As we move to the digital world, which offers an explosive number of options, many companies have lost the personalisation that customers appreciate in their offline world; personalisation where a merchant recognises them by name, remembers their preferences, and uses that understanding to help them make decisions.
Dee Chetty, Accenture Interactive Lead for Africa.
Personalisation succeeds when companies make it easier for customers to engage, buy, and consume what they want versus the outdated concept of trying to predict the right product, place, and time. The former offers actively listening and serving similar to the benefits of having a personal shopper, as opposed to the old school salesperson approach of simply pushing products on customers.
To get to this level of customer understanding and service, companies must move beyond simply knowing what customers purchase or consume and begin to understand why they made those choices. Are they a brand fanatic? Do they prefer certain colours, styles, or features? Do they have unique needs for allergies or accessibility? How would customers prefer to be engaged and serviced?
Companies need to build a living profile of the customer’s unique preferences, passions, and needs, and lay the foundation for a future where personalisation platforms can architect previously unimagined experiences.
Customers vote with their choices when they make a purchase. This is often based on a variety of aspects, such as features, ratings and reviews, and brand name, among others. The various product attributes that customers have access to make up the product’s DNA. The collection of these product attributes across the full set of merchandise can provide an extensive and descriptive data library to uncover why people chose what they chose. As an example, the DNA of a retail customer is comprised of ratings and reviews, colour and size options, style, fabric and brand characteristics.
In fact, all interactions – such as mobile app usage, email responses, social interactions, poll submissions, in-person events attended, etc. – are comprised of descriptive attributes that shed light on each customer’s unique preferences, motivations and passions. Combining attributes across all interactions creates the customer personalisation opportunity, which is a living profile of the most unique aspects of each individual as they evolve in real time. For example, as a customer decides to purchase new clothing her living profile may reveal preferences for a casual fit, enjoys doing yoga, scoop neck shirts with motivational sayings, that are machine washable and also goes well with jeans.
Creating the right treatment plan for each customer as they engage across every touchpoint is now more critical than ever when creating remarkable experiences.
As one would expect, the development of a customer personalisation results in an explosion of rich and unprecedented information. This dramatic increase of knowledge requires more advanced methods, such as artificial intelligence, to determine the most relevant aspects of the customer personalisation to drive personalised recommendations, content, messaging, offers, and other subsequent interactions. There are many tools currently available that use techniques such as artificial intelligence, but most are failing to reach their potential due to a lack of the rich and comprehensive data needed for their algorithms.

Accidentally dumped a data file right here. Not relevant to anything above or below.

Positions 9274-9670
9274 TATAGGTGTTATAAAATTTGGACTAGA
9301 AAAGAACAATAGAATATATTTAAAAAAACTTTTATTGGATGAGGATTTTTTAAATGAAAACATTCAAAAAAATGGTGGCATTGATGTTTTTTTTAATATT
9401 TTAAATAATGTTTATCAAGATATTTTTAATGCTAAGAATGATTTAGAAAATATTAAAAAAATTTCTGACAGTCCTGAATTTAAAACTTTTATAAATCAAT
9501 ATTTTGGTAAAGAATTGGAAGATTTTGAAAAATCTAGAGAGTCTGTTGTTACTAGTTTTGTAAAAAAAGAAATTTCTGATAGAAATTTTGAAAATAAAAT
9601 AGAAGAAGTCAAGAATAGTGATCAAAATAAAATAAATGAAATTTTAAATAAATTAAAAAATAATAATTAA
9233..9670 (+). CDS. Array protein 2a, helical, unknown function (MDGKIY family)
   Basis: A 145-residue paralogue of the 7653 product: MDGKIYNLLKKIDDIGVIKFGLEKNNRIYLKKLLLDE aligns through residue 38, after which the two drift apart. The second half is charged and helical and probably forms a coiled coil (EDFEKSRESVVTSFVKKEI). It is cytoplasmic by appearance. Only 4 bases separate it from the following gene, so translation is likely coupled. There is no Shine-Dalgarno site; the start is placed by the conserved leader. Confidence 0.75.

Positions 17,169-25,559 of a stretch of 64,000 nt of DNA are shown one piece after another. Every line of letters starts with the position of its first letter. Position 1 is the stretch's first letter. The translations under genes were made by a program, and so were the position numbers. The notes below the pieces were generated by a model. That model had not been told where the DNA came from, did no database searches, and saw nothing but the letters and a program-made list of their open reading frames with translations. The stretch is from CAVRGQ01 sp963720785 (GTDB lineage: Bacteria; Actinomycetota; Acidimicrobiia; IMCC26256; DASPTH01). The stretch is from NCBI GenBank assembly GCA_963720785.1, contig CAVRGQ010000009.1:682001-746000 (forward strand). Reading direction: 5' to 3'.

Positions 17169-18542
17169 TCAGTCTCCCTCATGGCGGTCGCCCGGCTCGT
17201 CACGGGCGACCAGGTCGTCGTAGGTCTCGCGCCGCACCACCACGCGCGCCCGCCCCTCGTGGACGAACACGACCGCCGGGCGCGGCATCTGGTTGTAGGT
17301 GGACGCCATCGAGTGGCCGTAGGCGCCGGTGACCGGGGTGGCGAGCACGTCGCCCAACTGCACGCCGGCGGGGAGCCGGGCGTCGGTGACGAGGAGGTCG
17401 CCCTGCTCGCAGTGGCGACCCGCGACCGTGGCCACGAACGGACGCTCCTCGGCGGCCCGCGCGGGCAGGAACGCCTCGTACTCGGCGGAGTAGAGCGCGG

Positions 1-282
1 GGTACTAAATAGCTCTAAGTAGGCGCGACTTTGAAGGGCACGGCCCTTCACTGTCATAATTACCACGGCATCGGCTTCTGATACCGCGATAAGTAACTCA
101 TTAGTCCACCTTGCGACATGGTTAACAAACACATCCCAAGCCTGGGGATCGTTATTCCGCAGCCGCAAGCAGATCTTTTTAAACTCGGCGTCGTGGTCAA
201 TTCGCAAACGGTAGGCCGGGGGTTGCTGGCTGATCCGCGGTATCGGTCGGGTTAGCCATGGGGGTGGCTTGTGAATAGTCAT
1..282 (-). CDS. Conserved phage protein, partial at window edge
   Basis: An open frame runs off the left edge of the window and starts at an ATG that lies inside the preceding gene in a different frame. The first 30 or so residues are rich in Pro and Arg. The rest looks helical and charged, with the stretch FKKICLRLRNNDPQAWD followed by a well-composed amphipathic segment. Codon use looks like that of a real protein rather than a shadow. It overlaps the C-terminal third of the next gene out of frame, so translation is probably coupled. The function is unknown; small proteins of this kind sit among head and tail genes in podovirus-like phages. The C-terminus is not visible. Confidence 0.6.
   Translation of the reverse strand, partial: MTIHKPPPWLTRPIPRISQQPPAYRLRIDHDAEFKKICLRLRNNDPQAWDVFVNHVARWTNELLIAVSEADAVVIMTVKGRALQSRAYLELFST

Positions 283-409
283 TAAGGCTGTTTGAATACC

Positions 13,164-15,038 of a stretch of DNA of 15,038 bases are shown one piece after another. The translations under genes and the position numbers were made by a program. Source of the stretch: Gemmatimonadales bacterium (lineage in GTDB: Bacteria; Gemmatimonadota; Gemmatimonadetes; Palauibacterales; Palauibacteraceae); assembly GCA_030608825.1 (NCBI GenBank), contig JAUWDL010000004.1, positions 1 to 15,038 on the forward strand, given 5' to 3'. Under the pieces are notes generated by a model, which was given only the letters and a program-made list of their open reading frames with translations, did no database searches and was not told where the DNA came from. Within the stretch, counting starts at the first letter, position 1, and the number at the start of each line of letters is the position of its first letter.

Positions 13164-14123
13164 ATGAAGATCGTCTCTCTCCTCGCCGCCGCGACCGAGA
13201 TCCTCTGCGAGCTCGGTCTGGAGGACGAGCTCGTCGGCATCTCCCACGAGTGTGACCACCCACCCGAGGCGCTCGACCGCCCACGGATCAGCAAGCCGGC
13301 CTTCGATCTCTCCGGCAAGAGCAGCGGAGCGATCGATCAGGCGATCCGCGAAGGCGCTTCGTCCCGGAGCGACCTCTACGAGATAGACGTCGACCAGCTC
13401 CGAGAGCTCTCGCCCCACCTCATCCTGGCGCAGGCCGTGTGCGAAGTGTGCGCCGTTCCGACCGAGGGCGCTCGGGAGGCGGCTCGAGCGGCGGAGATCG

The marrying of the personalisation and artificial intelligence should help companies achieve the expected return on investment that many have been promised or are currently evaluating. The impact of the customer personalisation spreads far beyond personalisation. It may be a subtle shift in the data that is captured by companies, but it represents a foundational shift in how companies interact with customers and compete in the market.
Netflix has successfully moved from being a content distributor to a content creator, even though House of Cards was initially seen as a big financial bet. The success of this transformation was in large part due to its reliance on data and analytics, which has paid off enormously. Although Netflix does not rely on the customer personalisation as described here, it demonstrates the power that intellectual property, built from customer preferences, can provide to drive effective business decision making. This is a company that is listening intently to its customers and is now armed with the precise and accessible data it needs to pivot in new directions quickly.
Certainly, data is the critical fuel to all personalisation platforms. But, not all data is equally important. Uncovering why people chose versus what they chose, builds an understanding of customer preferences, motivations, and passions, which provides breakthrough and proprietary IP to help drive decision making across the organisation.
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